Why I Loathe Rating Things With Stars

May 5, 2012 at 2:44 am (Reviews) (, , , , , , , , )

A Review of Snow Falling on Cedars by David Guterson

I’ve been a voracious reader my entire life and I’ve always loved the classics.  So it didn’t surprise me at all years ago when my AP English teacher handed me the semester syllabus  with a list of titles to read and I unwisely blurted “I’ve already read them all,” with disappointment.  He said “Fine” and later supplied me with a new list, all contemporary award winners I’d never heard of, including Snow Falling on Cedars.

I read it.  I re-read it.  I couldn’t figure out why I hated it, and why I wanted to read it again.

Until now, when watching the movie, which is, amazingly, incredibly accurate from what I remember of the book – scene for scene.

At my core I am a romantic and idealist.  I love forbidden marriages, truly and unhypocritically, as I am in one.  I love childhood sweethearts, best friends, having secret adventures in the woods and on the seashore.  I’ve been in love with my husband since I was fourteen, have now known him half my life, and am raising a beautiful daughter with him.

What I hate? That Hatsue doesn’t marry Ishmael.  That she willingly chooses another, after giving herself to Ishmael like a little slut in the woods.  What is a beautifully written piece of timeless literature, becomes an irritating anti-love story to me, until it becomes the ultimate love story by him saving her husband anyway.  Poor Ishmael! Why did she not marry him? There’s so many reasons, so many.  I cannot mar the merit of Guterson’s work, it is so well done.  But I hate him for falling short in my ideally romantic heart.  I cannot comprehend giving myself so fully to my best friend and then saying No to his marriage proposal for some loyalty to culture.

I remember that somewhere I’ve rated this book with 2 stars.  2, just 2.  But –

I haven’t read this book in over ten years and still it resonates with me.  Even prior to watching the movie, I could recall various parts of the book in extreme detail, it’s actually why I chose to watch the movie this week.  I knew I was in the mood for it.  Now, with the movie so fresh in my mind, I think I should re-read it soon.  The story is brilliant, and true to what I imagine life was like then.  But I will always hate Hatsue a little more than I should, because Ishmael is one of the most beautiful human beings ever written and though it unfair to ask every character to behave as I would – I would have married him and lvoed him ’til the day I died.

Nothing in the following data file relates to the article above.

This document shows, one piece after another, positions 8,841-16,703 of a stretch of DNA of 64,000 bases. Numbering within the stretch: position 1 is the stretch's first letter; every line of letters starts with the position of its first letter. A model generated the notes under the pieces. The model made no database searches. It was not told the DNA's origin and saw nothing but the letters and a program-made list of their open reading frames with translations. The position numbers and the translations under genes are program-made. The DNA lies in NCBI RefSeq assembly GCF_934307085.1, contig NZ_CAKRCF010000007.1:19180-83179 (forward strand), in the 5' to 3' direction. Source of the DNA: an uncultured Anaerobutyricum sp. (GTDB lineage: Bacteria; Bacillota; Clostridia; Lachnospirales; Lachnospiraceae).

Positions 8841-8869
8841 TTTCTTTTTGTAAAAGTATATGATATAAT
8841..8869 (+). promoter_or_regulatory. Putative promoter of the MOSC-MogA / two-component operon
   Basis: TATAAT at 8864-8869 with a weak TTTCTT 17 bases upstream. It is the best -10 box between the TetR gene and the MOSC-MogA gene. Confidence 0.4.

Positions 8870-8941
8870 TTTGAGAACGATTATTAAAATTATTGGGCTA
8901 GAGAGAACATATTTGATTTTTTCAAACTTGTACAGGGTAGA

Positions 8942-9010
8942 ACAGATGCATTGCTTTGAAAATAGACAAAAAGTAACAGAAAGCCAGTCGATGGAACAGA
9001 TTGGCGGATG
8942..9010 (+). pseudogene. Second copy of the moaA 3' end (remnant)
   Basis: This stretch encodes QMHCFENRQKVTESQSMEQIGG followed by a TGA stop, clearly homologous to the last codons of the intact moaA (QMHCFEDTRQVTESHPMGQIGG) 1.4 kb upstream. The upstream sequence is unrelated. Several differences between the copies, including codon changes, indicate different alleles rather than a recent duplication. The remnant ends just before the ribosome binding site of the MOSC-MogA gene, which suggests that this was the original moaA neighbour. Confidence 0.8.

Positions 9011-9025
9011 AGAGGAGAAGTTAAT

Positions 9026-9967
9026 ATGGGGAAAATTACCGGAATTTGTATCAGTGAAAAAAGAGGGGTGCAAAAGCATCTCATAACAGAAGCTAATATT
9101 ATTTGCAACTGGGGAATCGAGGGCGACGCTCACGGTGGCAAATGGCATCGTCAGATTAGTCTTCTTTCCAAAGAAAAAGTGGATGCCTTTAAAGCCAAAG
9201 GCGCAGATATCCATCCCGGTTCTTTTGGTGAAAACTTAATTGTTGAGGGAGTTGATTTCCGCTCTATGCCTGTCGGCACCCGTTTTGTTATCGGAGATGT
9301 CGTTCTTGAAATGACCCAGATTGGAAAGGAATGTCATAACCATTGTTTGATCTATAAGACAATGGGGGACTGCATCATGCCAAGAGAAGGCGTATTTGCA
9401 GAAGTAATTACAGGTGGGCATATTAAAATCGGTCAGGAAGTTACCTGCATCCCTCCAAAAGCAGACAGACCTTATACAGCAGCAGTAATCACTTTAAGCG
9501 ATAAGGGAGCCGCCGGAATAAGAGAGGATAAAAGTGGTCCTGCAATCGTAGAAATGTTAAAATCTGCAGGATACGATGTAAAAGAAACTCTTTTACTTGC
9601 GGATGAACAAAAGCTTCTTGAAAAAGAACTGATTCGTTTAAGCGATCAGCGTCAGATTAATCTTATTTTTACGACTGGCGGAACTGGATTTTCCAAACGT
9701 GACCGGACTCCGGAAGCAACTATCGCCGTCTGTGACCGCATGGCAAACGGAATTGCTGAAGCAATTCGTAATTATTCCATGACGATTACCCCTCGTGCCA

So truth? I think I love Snow Falling on Cedars.  I love it with a hateful indescribable passion.  I hate Hatsue for being weak.  I hate the United States for putting the Japanese into camps.  I hate Kabuo for being so easy to love.  I even hate Ishmael for being as Anne Elliot describes in Austen’s Persuasion, one of those who “love longest, when all hope is gone.”  I hate it because I long to re-read it and every time I do I bawl like a baby, because every time I expect it all to be different.

I have a hard time rating things with stars.  My initial shelfari review, where I gave it 2 stars, stated:

I didn’t like it is too strong a phrase, and I liked it also too strong.  But I am committed to re-reading it eventually to see if my opinion has changed since I read it for school at seventeen.  At the time, I found it awkward and sad.  I do remember enjoying his descriptions, it was the storyline itself I was unsatisfied with.

Unclear, vague, and starless.  But the book stays with you for so long, so how can I rate it badly?  In all honesty, I can’t.  Not anymore.  I feel compelled to change the stars to 5, but tomorrow I’ll only want to give it 3.  This is why I prefer to read full reviews, and not rely on stars.  This is why I prefer conversations, rather than one-lined opinions.

David Guterson, if you read this, you are a brilliant writer.  And I have a love/hate relationship with your book.

P.S. I adore Ethan Hawke, who plays Ishmael Chambers in the movie made in 1999.  He is also an author, and I enjoyed his novel The Hottest State.  I also have a copy of his book Ash Wednesday, but have never read it.  If anyone is interested in reading it with me, let me know.  I am also interested in reading Guterson’s book on homeschooling, because apparently he has one, and any other book by him.


  1. Adam Jones said,

    I prefer letter grades, myself. But I’m not sure if that’s any better.

  2. Rose Cothren said,

    I haven’t read this book, but I did read Guterson’s Our Lady of the Forest in 2005 and liked it a lot–4 or 5 stars?

    • Anakalian Whims said,

      I’ll have to pick up a copy of that one of these days. Read Snow Falling on Cedars, I’d really like to know what you think.

      • Rose Cothren said,

        I have a paperback copy. Maybe I’ll take it for plane reading on my Paris trip.

  3. J.R. Woods (@JRWoodsWriting) said,

    I hate having to use a forced star or number system. I inevitably want my rating in some in-between spot that doesn’t exist, like a .5 or 1/2 star. If I have that option, then I get pickier and want the next available option of quarter points and/or stars.

    • Anakalian Whims said,

      Exactly. And then there’s the genre crossing. This deserves 5 stars for what it is, but how do I rate this little fluffy cozy mystery the same as something like East of Eden, that’s just unspeakable to compare them on the same level! But to deny my favorite contemporary cozy mystery authors a star because they aren’t Steinbeck is so unfair.

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